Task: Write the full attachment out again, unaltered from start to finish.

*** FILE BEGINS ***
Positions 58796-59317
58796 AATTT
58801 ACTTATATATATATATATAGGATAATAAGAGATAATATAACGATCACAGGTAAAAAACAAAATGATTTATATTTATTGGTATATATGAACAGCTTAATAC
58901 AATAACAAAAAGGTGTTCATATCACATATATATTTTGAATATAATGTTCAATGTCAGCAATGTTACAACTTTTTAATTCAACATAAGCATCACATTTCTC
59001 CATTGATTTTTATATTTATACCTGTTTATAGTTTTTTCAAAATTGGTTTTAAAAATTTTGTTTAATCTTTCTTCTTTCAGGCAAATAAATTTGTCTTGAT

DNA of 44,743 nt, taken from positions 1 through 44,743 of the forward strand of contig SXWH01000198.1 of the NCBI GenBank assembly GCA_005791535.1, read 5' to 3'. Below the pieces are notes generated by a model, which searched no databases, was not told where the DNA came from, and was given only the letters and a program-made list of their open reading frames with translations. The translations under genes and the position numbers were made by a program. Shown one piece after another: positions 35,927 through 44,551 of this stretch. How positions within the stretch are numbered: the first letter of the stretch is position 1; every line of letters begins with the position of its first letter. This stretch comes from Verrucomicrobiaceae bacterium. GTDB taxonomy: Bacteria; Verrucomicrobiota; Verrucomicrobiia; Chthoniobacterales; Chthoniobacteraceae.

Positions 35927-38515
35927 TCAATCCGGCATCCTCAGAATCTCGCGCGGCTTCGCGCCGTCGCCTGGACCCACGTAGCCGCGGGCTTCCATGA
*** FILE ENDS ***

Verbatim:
Positions 58796-59317
58796 AATTT
58801 ACTTATATATATATATATAGGATAATAAGAGATAATATAACGATCACAGGTAAAAAACAAAATGATTTATATTTATTGGTATATATGAACAGCTTAATAC
58901 AATAACAAAAAGGTGTTCATATCACATATATATTTTGAATATAATGTTCAATGTCAGCAATGTTACAACTTTTTAATTCAACATAAGCATCACATTTCTC
59001 CATTGATTTTTATATTTATACCTGTTTATAGTTTTTTCAAAATTGGTTTTAAAAATTTTGTTTAATCTTTCTTCTTTCAGGCAAATAAATTTGTCTTGAT

DNA of 44,743 nt, taken from positions 1 through 44,743 of the forward strand of contig SXWH01000198.1 of the NCBI GenBank assembly GCA_005791535.1, read 5' to 3'. Below the pieces are notes generated by a model, which searched no databases, was not told where the DNA came from, and was given only the letters and a program-made list of their open reading frames with translations. The translations under genes and the position numbers were made by a program. Shown one piece after another: positions 35,927 through 44,551 of this stretch. How positions within the stretch are numbered: the first letter of the stretch is position 1; every line of letters begins with the position of its first letter. This stretch comes from Verrucomicrobiaceae bacterium. GTDB taxonomy: Bacteria; Verrucomicrobiota; Verrucomicrobiia; Chthoniobacterales; Chthoniobacteraceae.

Positions 35927-38515
35927 TCAATCCGGCATCCTCAGAATCTCGCGCGGCTTCGCGCCGTCGCCTGGACCCACGTAGCCGCGGGCTTCCATGA